This piece will be appearing, in the next couple of days, in newspapers in my conservative congressional District (VA-06).
It seems as clear as can be that a constitutional test is coming to America. What is much less clear is whether America will pass that test.
First, it could not be clearer that the Russia/Trump investigation, if completed, will uncover something important. There is nothing “fake” about it.
If that were not the case, why would President Trump have fired a string of major people in law enforcement who showed that they were on the trail: then acting-Attorney General Sally Yates; Preet Bharara, U.S. Attorney with jurisdiction over Trump Tower and money laundering matters; and Jim Comey, Director of FBI?
And if there were nothing to hide, why would so many of the President’s men – Flynn, Attorney General Sessions, Jared Kushner, Donald Jr. – have lied, some under penalty of perjury, about their contacts with the Russians?
The picture gets more filled in and darker by the day. (And every day, it becomes a better bet it will prove the largest and most profound scandal in American history.)
Second, as the investigation closes in, Trump gives every indication that he will use every power at his command – and quite possibly some powers that are not rightfully his – to resist being held to account. Trump’s character – far more than Nixon’s – seems to have no place in it for deference to any authority beyond himself. It is not clear what limits there may be, if any, to what this president would do to come out on top.
And so we hear warning shots from Trump that many interpret as his preparing to add Special Prosecutor Mueller to the list of those he’s fired to kill the investigation. We hear also that he’s inquired into whether he can issue pardons to all his people, and to himself (and we see his tweet claiming that he has “complete pardon power”).
(And of course, all the while, Trump continues his war upon the free American press that reports each new development in this ever-uglier picture.)
All of which suggests there’s a collision coming between the American legal process and a President who refuses to yield to the law.
How will that turn out? The answer to that question hinges on two other questions.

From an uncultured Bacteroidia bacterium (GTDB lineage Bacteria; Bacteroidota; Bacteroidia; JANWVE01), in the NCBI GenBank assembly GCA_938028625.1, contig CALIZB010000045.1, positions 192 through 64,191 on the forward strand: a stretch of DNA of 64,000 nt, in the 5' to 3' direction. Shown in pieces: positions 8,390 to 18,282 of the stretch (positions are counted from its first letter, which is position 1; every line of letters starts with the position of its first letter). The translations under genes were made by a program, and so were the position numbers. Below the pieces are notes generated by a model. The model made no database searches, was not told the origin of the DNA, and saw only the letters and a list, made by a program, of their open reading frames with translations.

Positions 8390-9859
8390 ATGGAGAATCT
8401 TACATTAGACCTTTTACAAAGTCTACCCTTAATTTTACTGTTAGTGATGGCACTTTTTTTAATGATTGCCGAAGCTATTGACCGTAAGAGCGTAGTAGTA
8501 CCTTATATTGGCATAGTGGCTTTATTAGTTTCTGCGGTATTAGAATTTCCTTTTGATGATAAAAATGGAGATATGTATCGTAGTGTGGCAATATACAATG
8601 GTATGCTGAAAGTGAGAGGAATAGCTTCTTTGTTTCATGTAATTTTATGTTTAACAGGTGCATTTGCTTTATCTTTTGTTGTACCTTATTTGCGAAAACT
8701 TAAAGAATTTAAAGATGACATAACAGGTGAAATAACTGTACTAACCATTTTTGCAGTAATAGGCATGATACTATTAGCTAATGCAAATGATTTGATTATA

The first question is this: What, if anything, could Trump do, or be revealed to have done, that would cause his followers to withdraw their support?
That question is important because the Republicans in Congress — who have the power to check the President — have been protecting him instead out of fear of alienating Trump’s supporters, on whom they, too, depend. If they defect, the Republicans in Congress will need less courage to honor their oath of office.
Most knowledgeable people I hear believe that nothing that Trump could do would shake his support among the slightly more 1/3 of the American electorate who still approve of Trump. According to that opinion, Trump had it about right when he claimed, “I could stand in the middle of 5th Avenue and shoot somebody and I wouldn’t lose voters.”
(An actual poll asked people, “If Donald Trump shot someone on Fifth Avenue, would you approve or disapprove of the job he’s doing as president?” and, amazingly, many more Trump voters said they’d approve.)
Perhaps it’s not true that his support is unshakeable. Perhaps if the investigation reveals that Trump has betrayed the nation to our nation’s main adversary, or that he has been involved hip-deep in organized crime, his support would crack.
But if it’s correct that Trump’s supporters are with him regardless of any wrong-doing on his part, then a second question arises:
What, if anything, could Trump do that would lead the Republicans in Congress to risk arousing the ire of a sizeable chunk of the Republican base in order to protect and defend the Constitution of the United States?
Here, the knowledgeable people I read and listen to seem split.
There are many who believe that nothing would induce the Republicans in Congress to defend the Constitution against Trump. That these Republicans have already countenanced so much, it is said, means that nothing more from Trump would be too much.
But others disagree. The firing of Special Prosecutor Mueller, they say, would be so blatant an assault on the rule of law that Republicans in Congress would turn away from him—at least enough of them to re-establish Mueller and his investigation (and conceivably enough to begin impeachment proceedings for Trump’s flagrant obstruction of justice).
At this writing, indications are that Trump may soon seek to install a new Attorney General for the purpose of killing Mueller’s investigation. (Even the White House is suggesting this.) Would the Republicans in Congress allow the President to achieve that purpose? If they do, the United States will have entered new, very dangerous territory.
On how these questions are answered – on whether the President will be allowed to override the rule of law — hinges whether the United States will remain the nation –where no one is above the law — it has so long been.